New Hubble observations have pinned five enigmatic radio bursts to the arms of spiral galaxies, narrowing down possible explanations.
Fast radio bursts (FRBs) are radio signals that can emit as much energy in a fraction of a second as the Sun does in an entire year. The radio flashes are so brief they’re hard to pin down, but scientists using the Hubble Space Telescope have now traced five FRBs to the arms of spiral galaxies.
These birthplaces are consistent with supernovae or the exotic magnetars they produce as the source of the radio bursts. The study, led by Alexandra Mannings (University of California, Santa Cruz) will appear in the Astrophysical Journal (preprint available here).
Since their discovery in 2007, more than 100 FRBs have been detected, but scientists have traced only about 15 of them to specific sources. Some of these are repeating sources, which makes it easier to locate the radio flashes within their host galaxies, which are observed at infrared, visible-light, or ultraviolet wavelengths.
But single flashes are harder to pin down. For example, the CHIME radio telescope in Canada can scan vast regions of the sky and capture many FRBs but cannot identify their exact location. Other telescopes, such as the ASKAP radio telescope in Australia, do a better job of pinpointing their locations but capture fewer signals.
In the latest study, scientists used the Hubble Space Telescope to follow up on six FRBs that ASKAP had detected and localized, as well as two repeating sources seen by other radio telescopes.
“The Hubble Space Telescope is so sensitive that it uncovers features that we can’t see in our ground-based imaging,” explains team member Wen-fai Fong (Northwestern University).
The Hubble images showed that the sources of five of the FRBs were in the spiral arms of different galaxies at vastly different distances. “The farthest localized FRB is nearly 8 billion light years away,” explains Sunil Simha (University of California, Santa Cruz), also a team member. “Most localized FRBs are a few billion light years away and there are some really close ones, including one from our own galaxy.”
The ASKAP-obtained positions were so precise, and the Hubble images sharp enough, that scientists were able to trace the FRBs to specific regions in the galaxy arms. Surprisingly, they were not in the brightest regions of intense star formation, which allowed scientists to rule out some causes of the radio bursts.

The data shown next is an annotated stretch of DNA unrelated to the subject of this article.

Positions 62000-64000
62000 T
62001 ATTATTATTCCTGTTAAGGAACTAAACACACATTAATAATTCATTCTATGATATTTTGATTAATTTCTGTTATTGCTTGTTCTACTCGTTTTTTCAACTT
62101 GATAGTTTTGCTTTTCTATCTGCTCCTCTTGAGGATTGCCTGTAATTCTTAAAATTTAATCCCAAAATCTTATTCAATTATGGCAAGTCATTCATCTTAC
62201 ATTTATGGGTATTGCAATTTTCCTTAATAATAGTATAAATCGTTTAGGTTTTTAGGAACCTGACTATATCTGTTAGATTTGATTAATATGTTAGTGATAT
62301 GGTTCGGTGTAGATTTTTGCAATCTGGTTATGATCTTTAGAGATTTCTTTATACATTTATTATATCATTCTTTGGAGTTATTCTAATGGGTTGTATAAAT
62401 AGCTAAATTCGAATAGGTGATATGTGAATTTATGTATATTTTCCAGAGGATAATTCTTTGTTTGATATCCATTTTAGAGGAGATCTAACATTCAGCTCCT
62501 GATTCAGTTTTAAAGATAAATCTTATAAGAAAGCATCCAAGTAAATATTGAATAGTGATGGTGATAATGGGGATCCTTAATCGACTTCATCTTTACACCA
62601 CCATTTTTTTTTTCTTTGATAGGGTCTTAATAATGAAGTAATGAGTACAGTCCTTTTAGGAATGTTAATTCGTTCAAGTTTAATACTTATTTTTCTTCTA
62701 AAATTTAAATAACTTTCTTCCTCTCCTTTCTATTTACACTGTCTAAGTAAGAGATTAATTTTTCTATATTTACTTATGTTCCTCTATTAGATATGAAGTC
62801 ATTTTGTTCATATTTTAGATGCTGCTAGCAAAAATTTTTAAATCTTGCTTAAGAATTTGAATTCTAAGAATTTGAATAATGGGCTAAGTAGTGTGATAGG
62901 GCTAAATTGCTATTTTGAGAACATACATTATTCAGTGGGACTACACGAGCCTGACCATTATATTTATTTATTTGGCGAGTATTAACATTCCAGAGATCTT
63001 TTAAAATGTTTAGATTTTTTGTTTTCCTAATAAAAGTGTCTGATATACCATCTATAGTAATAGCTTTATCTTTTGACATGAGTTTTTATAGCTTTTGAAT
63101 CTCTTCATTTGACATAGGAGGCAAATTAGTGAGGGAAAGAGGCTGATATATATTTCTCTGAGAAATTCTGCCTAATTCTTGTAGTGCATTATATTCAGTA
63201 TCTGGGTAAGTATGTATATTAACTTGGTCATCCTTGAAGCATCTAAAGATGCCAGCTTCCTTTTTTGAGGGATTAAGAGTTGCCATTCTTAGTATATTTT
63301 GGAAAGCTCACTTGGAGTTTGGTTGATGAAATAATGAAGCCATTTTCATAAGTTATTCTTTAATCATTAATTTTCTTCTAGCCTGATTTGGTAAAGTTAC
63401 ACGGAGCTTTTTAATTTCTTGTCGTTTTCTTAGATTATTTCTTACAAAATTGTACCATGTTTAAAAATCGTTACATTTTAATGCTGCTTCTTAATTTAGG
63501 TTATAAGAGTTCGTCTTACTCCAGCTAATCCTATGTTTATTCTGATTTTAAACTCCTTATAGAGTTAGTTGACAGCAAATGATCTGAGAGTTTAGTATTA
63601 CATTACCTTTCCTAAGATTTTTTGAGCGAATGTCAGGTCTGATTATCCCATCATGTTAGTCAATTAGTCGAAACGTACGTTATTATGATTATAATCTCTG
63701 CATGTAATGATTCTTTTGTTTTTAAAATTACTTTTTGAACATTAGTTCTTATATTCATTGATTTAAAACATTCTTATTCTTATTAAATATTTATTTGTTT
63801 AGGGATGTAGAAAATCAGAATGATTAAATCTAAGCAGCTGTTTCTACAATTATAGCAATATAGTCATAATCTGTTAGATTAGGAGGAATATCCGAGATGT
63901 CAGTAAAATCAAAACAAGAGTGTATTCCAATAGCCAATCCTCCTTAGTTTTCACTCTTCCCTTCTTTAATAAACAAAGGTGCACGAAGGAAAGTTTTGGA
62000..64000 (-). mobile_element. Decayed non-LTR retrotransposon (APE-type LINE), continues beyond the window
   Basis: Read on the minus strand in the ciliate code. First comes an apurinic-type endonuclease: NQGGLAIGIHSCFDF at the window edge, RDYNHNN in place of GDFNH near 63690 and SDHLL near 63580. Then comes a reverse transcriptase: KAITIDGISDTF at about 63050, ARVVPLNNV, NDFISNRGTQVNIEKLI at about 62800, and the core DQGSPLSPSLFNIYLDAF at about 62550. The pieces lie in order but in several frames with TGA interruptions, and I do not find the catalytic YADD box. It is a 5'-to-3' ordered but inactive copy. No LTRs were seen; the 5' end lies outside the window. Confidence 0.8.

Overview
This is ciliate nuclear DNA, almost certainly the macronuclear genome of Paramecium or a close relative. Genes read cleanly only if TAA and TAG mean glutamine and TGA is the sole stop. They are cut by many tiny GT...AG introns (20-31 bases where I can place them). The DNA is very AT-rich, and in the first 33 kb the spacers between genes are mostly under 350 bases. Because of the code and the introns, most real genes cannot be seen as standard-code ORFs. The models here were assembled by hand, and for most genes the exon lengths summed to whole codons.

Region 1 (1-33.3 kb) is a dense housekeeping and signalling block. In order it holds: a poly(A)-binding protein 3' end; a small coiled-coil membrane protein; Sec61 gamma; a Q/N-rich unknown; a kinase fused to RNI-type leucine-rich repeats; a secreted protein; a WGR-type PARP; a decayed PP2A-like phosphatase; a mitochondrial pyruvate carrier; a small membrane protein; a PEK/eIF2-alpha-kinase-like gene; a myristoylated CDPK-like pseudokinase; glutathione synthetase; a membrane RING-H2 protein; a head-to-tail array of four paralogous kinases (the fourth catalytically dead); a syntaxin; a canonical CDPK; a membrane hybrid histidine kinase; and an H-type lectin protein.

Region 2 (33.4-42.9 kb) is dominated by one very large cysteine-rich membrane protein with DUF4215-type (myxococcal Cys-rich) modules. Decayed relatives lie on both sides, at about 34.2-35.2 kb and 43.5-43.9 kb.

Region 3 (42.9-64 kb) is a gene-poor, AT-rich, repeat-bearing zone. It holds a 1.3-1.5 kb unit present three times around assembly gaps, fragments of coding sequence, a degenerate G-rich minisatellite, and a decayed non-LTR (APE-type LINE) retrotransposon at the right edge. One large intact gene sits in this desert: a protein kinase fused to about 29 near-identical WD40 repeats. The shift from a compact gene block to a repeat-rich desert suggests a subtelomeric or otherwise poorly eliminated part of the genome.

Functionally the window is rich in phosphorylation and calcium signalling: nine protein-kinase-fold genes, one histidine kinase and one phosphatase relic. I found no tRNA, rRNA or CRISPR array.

Fast Radio Burst Origins
“We know that long gamma-ray bursts and super-luminous supernovae likely originate from young, very massive stars,” says Fong. “The fact that we do not find FRBs to be highly correlated to the brightest regions of the spiral arms, and of their hosts overall, means we can rule out a strong connection to long gamma-ray bursts and certain types of supernovae.”
Short gamma-ray bursts — high-energy flashes from neutron star mergers that last as short as a few milliseconds — are also unlikely to be the source of FRBs. Mergers of neutron stars usually happen on the outskirts of galaxies, far away from the spiral arms where FRBs are mostly found.
On the other hand, the core-collapse supernovae of more average-sized stars might be a more likely FRB source. Such stars would be more likely to be in a fainter region within spiral arms — exactly the type of region where FRBs have been found.
Another possible FRB source is magnetars, neutron stars with extremely strong magnetic fields. In fact, this suspicion was recently confirmed for an FRB detected in our own galaxy last year, which was traced back to a magnetar. However, it’s possible different types of sources might make similar FRB signals, so new sources for the radio bursts might yet be discovered.
Shami Chatterjee (Cornell University), who was not involved with the study, is excited about the results. He says that now astronomers can start looking for trends: “Are all FRBs associated with star formation? Just some of them? So that’s a big step forward,” he adds, “although we are still dealing with small numbers of sources so far, and many more such detections are needed before we have a definitive picture.”
Duncan Lorimer (West Virginia University), the discoverer of the first FRB who was also not involved with the study, agrees. “The sample is admittedly very small, but the signs from this work point in favor of a neutron star origin, consistent with the FRBs coming from magnetars in these galaxies,” he says. “This study is just so impressive and gives a clear roadmap as to what will be possible with a larger number of objects that is undoubtedly forthcoming in the next few years.”